Irene Hizme and Rene Slotkin
Irene and her twin brother, Rene, were born in Czechoslovakia and were only four years old when they were taken with their mother to Theresienstadt. Shortly afterward, they were sent to Auschwitz, where they were separated. They never saw their mother again. They survived for almost three years in Auschwitz where they were experimented on by Josef Mengele as part of his twins research. Irene later recalled:
"I remember the first time I saw Mengele he was wearing green, dark green. And I remember his boots. That was probably the level my eyes were. Black, shiny boots. He was asking for twins, twins ..."
"The first time we went to the infirmary, he took blood. It was very painful ... They gave me injections in the arm and the back, and X-rays. I'd be extremely sick for a while."
After the war, Irene was adopted by a family on Long Island and spent several years tracking down Rene, who was still in Europe. In 1950, the family was finally able to bring him to the United States and reunite the twins. And both got married with children.
Frank Klein was interned at Auschwitz-Birkenau for seven months. He later recalled how he and his family arrived at the Auschwitz railhead:
"The first time I saw Mengele was the day I arrived at the camp with my twin brother, Otto, my mother, my aunt and my sister. One of the men on the train platform asked my mother if Otto and I were twins. When my mother said, "Yes," he said, "I'll be right back." A few minutes later, he took us to Mengele. For the next hour we watched the selection process. My mother was sent to the gas chamber, and so was my aunt.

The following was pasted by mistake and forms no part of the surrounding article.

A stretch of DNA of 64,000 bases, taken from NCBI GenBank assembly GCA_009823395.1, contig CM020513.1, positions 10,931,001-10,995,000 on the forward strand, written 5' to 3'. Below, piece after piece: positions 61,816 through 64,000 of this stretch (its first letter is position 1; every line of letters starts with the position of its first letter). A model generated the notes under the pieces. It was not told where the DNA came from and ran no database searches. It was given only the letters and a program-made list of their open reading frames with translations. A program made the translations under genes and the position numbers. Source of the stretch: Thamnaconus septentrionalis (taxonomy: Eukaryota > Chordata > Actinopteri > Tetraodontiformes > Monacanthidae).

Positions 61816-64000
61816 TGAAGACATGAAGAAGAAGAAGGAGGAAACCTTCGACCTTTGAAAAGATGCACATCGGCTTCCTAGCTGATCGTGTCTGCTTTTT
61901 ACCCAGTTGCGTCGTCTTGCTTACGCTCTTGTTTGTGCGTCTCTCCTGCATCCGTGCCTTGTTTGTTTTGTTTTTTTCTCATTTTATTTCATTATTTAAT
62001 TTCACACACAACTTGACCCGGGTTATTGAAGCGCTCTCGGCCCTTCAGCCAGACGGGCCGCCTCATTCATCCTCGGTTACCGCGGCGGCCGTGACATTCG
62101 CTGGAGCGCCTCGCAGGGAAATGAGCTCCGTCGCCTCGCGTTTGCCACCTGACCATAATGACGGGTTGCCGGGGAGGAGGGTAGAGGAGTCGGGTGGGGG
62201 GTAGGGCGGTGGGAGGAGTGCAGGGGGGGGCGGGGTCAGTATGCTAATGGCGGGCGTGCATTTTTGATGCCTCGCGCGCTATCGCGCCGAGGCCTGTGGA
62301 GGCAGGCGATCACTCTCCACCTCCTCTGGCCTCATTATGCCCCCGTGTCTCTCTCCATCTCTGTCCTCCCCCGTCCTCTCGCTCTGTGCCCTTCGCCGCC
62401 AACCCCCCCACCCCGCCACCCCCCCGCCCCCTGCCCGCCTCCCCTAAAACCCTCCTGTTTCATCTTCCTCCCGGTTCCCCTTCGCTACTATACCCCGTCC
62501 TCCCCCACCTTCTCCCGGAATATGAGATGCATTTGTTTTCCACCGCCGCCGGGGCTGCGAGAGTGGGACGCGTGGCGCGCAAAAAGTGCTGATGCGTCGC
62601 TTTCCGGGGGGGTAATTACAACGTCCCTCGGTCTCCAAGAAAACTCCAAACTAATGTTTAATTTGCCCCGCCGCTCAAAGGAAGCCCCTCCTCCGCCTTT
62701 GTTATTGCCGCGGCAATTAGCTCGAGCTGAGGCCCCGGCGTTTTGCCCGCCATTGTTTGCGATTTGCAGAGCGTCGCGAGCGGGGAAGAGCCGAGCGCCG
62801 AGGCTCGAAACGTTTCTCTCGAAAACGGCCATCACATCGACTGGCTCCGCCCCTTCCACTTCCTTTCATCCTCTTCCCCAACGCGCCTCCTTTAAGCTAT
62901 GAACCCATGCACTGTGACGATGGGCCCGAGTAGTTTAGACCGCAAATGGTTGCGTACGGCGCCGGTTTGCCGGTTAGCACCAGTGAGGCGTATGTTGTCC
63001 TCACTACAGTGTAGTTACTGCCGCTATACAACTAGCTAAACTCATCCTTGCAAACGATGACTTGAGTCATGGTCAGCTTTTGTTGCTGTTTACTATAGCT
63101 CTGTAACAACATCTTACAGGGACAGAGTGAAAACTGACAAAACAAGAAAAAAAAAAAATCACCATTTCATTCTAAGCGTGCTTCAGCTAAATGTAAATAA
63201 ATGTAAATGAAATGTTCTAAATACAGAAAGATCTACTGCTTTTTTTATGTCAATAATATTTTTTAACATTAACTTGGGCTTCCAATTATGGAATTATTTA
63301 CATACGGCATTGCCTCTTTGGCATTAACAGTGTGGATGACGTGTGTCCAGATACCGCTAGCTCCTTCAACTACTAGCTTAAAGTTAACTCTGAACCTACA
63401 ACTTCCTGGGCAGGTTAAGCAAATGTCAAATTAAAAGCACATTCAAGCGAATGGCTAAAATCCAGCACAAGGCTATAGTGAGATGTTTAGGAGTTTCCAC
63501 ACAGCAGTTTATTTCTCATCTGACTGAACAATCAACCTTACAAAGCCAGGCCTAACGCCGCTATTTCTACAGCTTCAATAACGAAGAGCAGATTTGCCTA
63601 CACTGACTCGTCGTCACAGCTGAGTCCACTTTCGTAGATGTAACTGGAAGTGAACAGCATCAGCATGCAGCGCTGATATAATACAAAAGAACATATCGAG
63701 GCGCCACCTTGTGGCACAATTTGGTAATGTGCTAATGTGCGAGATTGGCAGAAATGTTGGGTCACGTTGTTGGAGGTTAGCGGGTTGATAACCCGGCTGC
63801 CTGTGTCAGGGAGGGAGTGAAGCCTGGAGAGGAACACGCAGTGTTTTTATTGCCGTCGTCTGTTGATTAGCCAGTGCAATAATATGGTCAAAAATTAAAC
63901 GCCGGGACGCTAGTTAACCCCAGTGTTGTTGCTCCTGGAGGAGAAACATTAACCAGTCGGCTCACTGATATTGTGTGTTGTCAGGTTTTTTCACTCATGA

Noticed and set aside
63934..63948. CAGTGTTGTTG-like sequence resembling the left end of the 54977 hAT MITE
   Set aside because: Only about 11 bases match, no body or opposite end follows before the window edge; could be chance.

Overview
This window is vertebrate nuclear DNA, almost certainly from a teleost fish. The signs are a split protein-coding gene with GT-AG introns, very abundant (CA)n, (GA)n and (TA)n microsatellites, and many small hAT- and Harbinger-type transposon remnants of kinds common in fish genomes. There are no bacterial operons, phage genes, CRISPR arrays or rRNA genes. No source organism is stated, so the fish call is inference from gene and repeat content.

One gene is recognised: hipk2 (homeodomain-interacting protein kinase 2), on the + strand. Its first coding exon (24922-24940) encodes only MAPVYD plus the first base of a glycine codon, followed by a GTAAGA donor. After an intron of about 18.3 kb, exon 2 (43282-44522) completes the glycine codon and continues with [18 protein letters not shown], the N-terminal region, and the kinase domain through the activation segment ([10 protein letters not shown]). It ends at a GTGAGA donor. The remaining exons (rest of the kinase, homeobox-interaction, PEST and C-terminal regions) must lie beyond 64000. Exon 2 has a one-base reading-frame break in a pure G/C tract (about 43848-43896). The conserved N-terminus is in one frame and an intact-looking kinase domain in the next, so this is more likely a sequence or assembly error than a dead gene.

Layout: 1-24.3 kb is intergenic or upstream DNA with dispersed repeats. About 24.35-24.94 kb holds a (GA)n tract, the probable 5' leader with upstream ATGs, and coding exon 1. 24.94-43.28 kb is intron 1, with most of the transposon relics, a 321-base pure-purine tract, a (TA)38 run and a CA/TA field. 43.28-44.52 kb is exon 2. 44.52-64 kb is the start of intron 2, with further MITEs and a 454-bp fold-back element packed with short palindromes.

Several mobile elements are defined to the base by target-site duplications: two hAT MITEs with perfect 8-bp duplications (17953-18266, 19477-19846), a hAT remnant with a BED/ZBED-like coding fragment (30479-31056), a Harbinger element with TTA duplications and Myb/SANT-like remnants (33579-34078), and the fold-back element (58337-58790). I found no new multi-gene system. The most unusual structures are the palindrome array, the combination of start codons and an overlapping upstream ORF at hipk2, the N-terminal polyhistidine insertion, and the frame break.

My brother and I survived and I've had a nightmare ever since the camp. I dream that Mengele is taking my brother away to kill him ..."
At 19, in March 1943, Ernest Michel arrived in Auschwitz after five days and four nights in cattle cars. He was born in Mannheim, Germany, in 1923 to a Jewish family which had been living in Germany for over 300 years. He was arrested on September 3, 1939, three days after the outbreak of World War II, and spent the next five-and-one-half years in slave labor and concentration camps.
Ernest Michel, Auschwitz number 104995, worked as an orderly in the Auschwitz infirmary and later recalled Mengele: